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While trying to run the following in Terminal in Mac OS Lion, rather than getting the first line as output, I simply get the output from xpath.

curl -s http://wordsmith.org/awad/rss1.xml | xpath //item/description | sed q


Found 1 nodes:
-- NODE --


Instead of:

Found 1 nodes:

Why is sed not able to process the output from xpath? What am I missing?

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5 Answers 5

up vote 3 down vote accepted

I don't have Mac OS but I can guess your problem. If I do the equivalent under Linux I get the following output:

$ curl -s http://wordsmith.org/awad/rss1.xml | xpath -e "//item/description"  | sed q
Found 1 nodes in stdin:
-- NODE --
<description>Ending life for humane reasons, such as to avoid pain from an incurable condition.</description>

That's because part of the output is going to stdout and part is going to stderr. So if I redirect everything to stdout, I get this,

$ curl -s http://wordsmith.org/awad/rss1.xml | xpath -e "//item/description" 2>&1  | sed q
Found 1 nodes in stdin:
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Well almost there! From @matchew's suggestions I figured out that the -e option was not playing nice with xpath on osx. I removed that and used the following based on your answer: curl -s http://wordsmith.org/awad/rss1.xml | xpath "//item/description" 2>&1 | sed q That works. –  Benzi Oct 17 '11 at 18:48

I do not have the exact answer, but I have come up against this exact problem. Although I was using awk not sed. The solution was setting the -q flag. Also you forgot the -e flag to identify the expression. This might have something to do with me being on ubuntu and you being on osx. but my output was the same.

so what you want is

curl -s http://wordsmith.org/awad/rss1.xml | xpath -q -e //item/description | sed q


   xpath [-s suffix] [-p prefix] [-q] -e query [-e query] ... [file] ...


   Be quiet. Output only errors (and no separator) on stderr.
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That didn't work on osx. I tried your suggestions (and with combinations of -q and -e separately), but got the following: Cannot open file '-q' at /System/Library/Perl/Extras/5.12/XML/XPath.pm line 53. –  Benzi Oct 17 '11 at 18:30
intereseting, can you show me a copy of 'man xpath' on your system. Not the entire entry, just the synopsis as I have listed above'. I am curious how our copies of xpath differ. Mine too is a perl module. –  matchew Oct 17 '11 at 18:34
hmm... no man page was found for xpath (No manual entry for xpath). Typing in xpath gives: Usage: /usr/bin/xpath5.12 [filename] query If no filename is given, supply XML on STDIN. –  Benzi Oct 17 '11 at 18:38
well, I'm stumped. As the output it produces is the same on my machine. I came up against this same problem, this is how I solved my problem. I'm sorry it wasn't relevant for osx. –  matchew Oct 17 '11 at 18:40
no worries, thanks for trying to help :) –  Benzi Oct 17 '11 at 18:42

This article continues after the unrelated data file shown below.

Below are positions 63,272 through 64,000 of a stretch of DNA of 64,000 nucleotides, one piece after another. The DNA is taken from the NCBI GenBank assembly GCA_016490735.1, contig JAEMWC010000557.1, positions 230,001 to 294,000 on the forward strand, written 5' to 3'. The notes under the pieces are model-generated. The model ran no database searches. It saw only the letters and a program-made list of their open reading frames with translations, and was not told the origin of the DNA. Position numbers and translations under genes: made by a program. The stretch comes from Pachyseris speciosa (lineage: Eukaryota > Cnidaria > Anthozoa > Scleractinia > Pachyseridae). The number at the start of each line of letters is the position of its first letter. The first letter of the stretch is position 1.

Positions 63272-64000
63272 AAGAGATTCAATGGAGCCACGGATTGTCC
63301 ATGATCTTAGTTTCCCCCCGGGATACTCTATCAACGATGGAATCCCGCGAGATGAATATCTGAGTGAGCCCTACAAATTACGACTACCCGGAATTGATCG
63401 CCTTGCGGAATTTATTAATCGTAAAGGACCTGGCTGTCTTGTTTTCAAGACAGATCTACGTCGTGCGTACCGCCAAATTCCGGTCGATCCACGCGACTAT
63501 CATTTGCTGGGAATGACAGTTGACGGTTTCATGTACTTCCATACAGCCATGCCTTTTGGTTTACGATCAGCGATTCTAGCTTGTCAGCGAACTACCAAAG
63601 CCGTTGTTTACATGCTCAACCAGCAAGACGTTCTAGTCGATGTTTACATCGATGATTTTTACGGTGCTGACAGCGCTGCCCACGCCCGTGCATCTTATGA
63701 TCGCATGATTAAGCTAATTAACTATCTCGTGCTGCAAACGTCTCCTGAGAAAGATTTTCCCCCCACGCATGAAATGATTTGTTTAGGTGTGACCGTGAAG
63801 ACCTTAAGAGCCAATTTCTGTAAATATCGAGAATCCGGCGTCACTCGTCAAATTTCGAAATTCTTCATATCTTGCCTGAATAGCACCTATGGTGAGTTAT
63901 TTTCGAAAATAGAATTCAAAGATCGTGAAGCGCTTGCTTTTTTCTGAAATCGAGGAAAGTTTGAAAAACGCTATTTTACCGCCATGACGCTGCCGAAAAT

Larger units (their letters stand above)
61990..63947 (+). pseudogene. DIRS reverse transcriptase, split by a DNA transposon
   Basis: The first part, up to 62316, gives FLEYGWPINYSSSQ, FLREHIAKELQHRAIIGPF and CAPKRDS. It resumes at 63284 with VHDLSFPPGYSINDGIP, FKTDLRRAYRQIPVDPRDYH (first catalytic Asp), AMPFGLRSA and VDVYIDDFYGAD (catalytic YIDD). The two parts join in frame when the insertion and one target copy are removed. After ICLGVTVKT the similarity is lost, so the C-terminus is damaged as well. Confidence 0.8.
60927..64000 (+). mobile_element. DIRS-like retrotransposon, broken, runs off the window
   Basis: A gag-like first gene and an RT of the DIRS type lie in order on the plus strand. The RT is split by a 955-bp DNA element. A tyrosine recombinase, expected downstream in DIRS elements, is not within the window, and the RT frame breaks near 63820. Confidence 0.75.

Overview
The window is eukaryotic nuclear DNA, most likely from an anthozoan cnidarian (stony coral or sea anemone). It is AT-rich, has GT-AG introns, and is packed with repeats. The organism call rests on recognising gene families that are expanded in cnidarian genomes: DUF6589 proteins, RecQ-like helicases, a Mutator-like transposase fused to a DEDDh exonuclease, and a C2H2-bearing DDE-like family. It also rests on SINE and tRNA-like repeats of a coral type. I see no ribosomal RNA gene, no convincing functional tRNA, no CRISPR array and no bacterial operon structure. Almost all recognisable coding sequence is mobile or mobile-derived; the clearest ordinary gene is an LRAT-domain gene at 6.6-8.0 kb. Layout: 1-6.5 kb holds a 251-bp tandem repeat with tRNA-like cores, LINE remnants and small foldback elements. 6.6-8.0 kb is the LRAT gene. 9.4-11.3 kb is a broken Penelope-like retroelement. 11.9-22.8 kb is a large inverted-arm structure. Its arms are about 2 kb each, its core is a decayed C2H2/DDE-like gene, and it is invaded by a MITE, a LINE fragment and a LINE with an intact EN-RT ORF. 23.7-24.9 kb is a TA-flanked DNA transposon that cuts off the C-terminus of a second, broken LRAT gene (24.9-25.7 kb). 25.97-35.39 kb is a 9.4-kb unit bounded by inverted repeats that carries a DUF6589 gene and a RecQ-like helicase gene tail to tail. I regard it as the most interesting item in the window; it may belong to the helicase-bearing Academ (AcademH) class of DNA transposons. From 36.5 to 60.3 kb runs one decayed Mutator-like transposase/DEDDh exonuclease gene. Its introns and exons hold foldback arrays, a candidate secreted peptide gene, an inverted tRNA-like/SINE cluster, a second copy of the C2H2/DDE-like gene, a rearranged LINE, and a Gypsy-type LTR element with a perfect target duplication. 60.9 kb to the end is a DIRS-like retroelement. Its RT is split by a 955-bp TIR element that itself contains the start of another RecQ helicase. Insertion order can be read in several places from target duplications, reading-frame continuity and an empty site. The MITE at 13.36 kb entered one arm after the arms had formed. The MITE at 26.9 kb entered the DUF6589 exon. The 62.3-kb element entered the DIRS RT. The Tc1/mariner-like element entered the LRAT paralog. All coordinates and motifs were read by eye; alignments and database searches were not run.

On OSX 10.7.4 I am not exactly sure what you wanted as an output. I wanted to get rid of the STDERR ("Found X nodes ...") and only print out the actual item (the actual title and description). Hopefully this helps.

> cat wordsmith.sh 

/usr/bin/curl -s http://wordsmith.org/awad/rss1.xml > file.xml
title=`xpath file.xml //item/title 2> /dev/null | sed 's/<[^>]\*>//g'`
description=`xpath file.xml //item/description 2> /dev/null | sed 's/<[^>]*>//g'` 
echo $title : $description
/bin/rm file.xml

> ./wordsmith.sh 
versal : Universal; whole.
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I have additional info that may provide more clarity to the question and even solve some problems, as it did mine. The errors encountered are partially related to the version of xpath that you are running.

The -q quiet flag is available on the version that I installed on my Ubuntu system via apt-get, but not available on the versions installed either on OSX or RHEL. There are also slight syntax differences between the versions like the order of the query and the input are reversed.

But the most helpful part is that you can copy an Ubuntu-installed version to the other systems and it works fine with the rest of the already installed xpath library. You need to have xpath installed and can then just migrate the core xpath script (usually at /usr/bin/xpath). Then you can take advantage of the extremely helpful -q parameter and skip the sed/regex post processing.

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If you don't have the -q flag on OS X, you could comment out those lines that print "-- NODE --" and "Found x nodes". Something like this:

murphy:~ pdurbin$ diff -u /usr/bin/xpath5.12.orig /usr/bin/xpath5.12
--- /usr/bin/xpath5.12.orig 2012-12-06 06:29:14.000000000 -0500
+++ /usr/bin/xpath5.12  2014-05-15 14:32:14.000000000 -0400
@@ -48,17 +48,18 @@

 if ($nodes->size) {
-   print STDERR "Found ", $nodes->size, " nodes:\n";
+   #print STDERR "Found ", $nodes->size, " nodes:\n";
    foreach my $node ($nodes->get_nodelist) {
-       print STDERR "-- NODE --\n";
+       #print STDERR "-- NODE --\n";
        print $node->toString;
+       print "\n";
 else {
    print STDERR "No nodes found";

-print STDERR "\n";
+#print STDERR "\n";


murphy:~ pdurbin$ 
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